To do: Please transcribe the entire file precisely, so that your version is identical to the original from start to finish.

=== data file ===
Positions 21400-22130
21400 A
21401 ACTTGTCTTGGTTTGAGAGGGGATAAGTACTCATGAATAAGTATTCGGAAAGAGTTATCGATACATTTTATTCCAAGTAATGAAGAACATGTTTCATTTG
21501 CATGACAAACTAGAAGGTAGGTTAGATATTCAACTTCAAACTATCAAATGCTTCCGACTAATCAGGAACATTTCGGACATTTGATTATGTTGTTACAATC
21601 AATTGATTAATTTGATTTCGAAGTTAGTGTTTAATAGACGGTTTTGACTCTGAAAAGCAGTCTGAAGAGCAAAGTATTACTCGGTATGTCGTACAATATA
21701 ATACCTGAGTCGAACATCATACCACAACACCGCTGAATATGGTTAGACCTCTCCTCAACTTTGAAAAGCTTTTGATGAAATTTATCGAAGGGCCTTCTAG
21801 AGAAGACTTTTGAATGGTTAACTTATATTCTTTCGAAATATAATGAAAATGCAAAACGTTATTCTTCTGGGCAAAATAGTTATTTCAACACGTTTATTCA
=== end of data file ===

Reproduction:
Positions 21400-22130
21400 A
21401 ACTTGTCTTGGTTTGAGAGGGGATAAGTACTCATGAATAAGTATTCGGAAAGAGTTATCGATACATTTTATTCCAAGTAATGAAGAACATGTTTCATTTG
21501 CATGACAAACTAGAAGGTAGGTTAGATATTCAACTTCAAACTATCAAATGCTTCCGACTAATCAGGAACATTTCGGACATTTGATTATGTTGTTACAATC
21601 AATTGATTAATTTGATTTCGAAGTTAGTGTTTAATAGACGGTTTTGACTCTGAAAAGCAGTCTGAAGAGCAAAGTATTACTCGGTATGTCGTACAATATA
21701 ATACCTGAGTCGAACATCATACCACAACACCGCTGAATATGGTTAGACCTCTCCTCAACTTTGAAAAGCTTTTGATGAAATTTATCGAAGGGCCTTCTAG
21801 AGAAGACTTTTGAATGGTTAACTTATATTCTTTCGAAATATAATGAAAATGCAAAACGTTATTCTTCTGGGCAAAATAGTTATTTCAACACGTTTATTCA